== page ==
On the virtual front, I have a plot on the Arts and Literature sim of the InWorldz Events Sims Showcase at the popular SXSW Conference of Technology, Music, and Film http://sxsw.com/ I have installed my immersive art, The Niagara River, among a number of other eye-popping builds by other virtual artists. The build is a visual interpretation of a poem by the same name by Kay Ryan and uses my digital drawing, Dark Pool, as the thematic texture.

The South by Southwest® (SXSW®) Conferences & Festivals (March 8-17, 2013) offer the unique convergence of original music, independent films, and emerging technologies. Fostering creative and professional growth alike, SXSW® is the premier destination for discovery.

InWorldz will be displaying a walkthrough of the world at the conference where people will be able to log on and actually visit the various sims featuring Education, Arts & Literature, Entertainment, Technology, Fantasy & Roleplay, Transportation, and Boating & Nature.

Overview at sunrise.

The beginning of the path.

The drawing and the poem together.

The end of the path.

The entrance to the installation.

A touch opens the door.

A view of the inside.

My installation Acquarella appears in the promotional video InWorldz has recently produced, working with machinamist Pooky Amsterdam. Here is the youtube link: http://youtu.be/GupNV8DBwRA You have to scroll to about the 5:30 mark to see the footage.

Last but not least, another link, this time to a very interesting article in The New York Times about how art enhances life.

Wednesday, February 13, 2013

A Progress Report_White Violets

Value 3 is finished. The modeling is starting to emerge.

I just realized that this image is my present, a plant in my studio, superimposed on my past, a take from "Salt Mist" (2000).

Tuesday, January 29, 2013

How to do a digital drawing_White Violets_A Progress Report

I opened the correctly-sized reference photo in Corel Painter (see the previous post for sizing). The file included the background image as well as the photo. I chose Synthetic Superfine as my paper and then created a new mask in the Channels palette. I drew a silhouette of the violets, stems, and leaves, using the reference photo but omitting some leaves and making the some of the shapes a bit more graceful. The flowers and stems were done using a flat color pen in various sizes and the fuzzy leaves were drawn with charcoal pencil.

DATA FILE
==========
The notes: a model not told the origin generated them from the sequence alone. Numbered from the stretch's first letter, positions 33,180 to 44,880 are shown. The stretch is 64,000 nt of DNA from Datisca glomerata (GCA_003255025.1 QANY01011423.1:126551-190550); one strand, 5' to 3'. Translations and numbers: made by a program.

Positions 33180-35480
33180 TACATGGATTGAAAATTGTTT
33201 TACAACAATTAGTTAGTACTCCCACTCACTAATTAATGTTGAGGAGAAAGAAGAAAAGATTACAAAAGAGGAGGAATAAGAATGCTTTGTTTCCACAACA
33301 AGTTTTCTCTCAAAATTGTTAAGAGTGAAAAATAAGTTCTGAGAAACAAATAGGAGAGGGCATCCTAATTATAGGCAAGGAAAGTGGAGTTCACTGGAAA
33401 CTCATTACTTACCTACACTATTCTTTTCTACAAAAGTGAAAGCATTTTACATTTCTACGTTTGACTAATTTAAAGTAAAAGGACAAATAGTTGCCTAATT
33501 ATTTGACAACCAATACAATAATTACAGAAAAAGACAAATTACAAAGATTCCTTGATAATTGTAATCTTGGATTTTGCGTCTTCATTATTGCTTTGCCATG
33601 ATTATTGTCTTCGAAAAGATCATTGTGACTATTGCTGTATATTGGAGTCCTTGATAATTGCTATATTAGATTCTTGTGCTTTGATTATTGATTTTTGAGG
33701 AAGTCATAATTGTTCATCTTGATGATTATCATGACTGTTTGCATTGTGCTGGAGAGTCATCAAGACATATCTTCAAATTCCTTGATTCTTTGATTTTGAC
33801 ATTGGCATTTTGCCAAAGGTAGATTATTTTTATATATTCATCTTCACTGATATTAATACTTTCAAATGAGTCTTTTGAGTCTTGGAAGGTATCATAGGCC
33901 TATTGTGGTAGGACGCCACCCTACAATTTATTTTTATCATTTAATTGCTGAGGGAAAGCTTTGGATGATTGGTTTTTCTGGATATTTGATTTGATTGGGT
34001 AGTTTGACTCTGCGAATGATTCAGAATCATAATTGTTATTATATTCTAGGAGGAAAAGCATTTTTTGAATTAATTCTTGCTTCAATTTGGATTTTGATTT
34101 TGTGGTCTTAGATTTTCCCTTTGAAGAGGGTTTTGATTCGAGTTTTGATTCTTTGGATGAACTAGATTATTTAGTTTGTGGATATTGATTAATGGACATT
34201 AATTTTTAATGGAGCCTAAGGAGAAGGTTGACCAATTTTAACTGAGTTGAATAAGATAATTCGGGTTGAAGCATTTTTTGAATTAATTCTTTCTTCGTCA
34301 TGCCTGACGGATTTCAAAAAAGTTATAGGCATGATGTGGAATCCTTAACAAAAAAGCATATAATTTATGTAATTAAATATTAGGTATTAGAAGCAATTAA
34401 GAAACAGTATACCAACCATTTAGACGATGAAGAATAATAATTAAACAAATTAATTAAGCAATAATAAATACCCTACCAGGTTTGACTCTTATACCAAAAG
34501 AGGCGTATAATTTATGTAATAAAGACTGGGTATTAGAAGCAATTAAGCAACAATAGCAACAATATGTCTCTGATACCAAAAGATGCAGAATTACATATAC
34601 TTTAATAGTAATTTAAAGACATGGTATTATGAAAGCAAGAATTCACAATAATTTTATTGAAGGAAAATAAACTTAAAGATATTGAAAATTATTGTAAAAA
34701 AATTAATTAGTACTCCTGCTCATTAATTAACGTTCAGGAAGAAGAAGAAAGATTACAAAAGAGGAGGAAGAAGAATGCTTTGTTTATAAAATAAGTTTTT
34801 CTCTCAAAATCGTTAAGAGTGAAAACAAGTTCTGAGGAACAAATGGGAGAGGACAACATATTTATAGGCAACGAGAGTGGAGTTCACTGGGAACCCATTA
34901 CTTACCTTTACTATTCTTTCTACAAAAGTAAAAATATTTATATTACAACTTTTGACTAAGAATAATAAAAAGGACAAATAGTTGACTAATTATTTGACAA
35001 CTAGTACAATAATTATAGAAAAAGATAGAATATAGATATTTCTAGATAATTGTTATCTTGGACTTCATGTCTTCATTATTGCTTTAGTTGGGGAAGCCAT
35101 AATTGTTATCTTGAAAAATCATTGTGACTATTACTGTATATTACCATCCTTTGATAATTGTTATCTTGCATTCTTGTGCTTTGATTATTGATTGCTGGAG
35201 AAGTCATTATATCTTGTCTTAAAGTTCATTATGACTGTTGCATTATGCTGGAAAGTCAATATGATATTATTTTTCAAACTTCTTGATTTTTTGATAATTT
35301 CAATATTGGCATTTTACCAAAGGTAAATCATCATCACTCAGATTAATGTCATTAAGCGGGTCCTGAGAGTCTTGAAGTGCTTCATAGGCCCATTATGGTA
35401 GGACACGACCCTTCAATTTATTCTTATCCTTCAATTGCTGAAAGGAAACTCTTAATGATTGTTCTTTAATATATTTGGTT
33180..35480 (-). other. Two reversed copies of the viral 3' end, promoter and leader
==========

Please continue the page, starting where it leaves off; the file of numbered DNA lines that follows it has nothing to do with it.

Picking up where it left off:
White Violets_Mask

Next I created a new layer on the layers palette and used the mask and the Paint Bucket to fill in the silhouette in black. I named this layer Value 0, because the RGB values are all 0.

White Violets_Value 0

Using the Charcoal Pencil brush and a grey color with an RGB of 50, I filled in Value 1 using the mask. Very little of Value 0 was left showing, as the flowers are light image.

White Violets_Value 1

For Value 2 (RGB =100), the drawing process got more complicated. I used Charcoal Brushes in sizes from 5 - 30 pixels, each on its own layer, and began to model the hilites. For the darkest parts of the leaves I made the tone sparse enough to show some Value 1 underneath. For the lightest parts, the tone is solid Value 2.

White Violets_Value 2

I found it helped with the modeling to have separate masks for the leaves, stems, and flowers, so I used the original mask and made those from it.

This all went pretty smoothly except for the day I accidently ticked "Preserve Layer Transparency" on the Layers palette and had a total meltdown trying to figure out why I couldn't draw on any of my layers. Not the first time I have made this error, alas; it is very easy to do by accident.

Another tip: you will see a colored cross in the upper left hand corner of each layer image. This is a registration mark created with its own mask. It comes in very handy if you mistakenly bump a layer with the move tool or want to copy a layer from one file into another.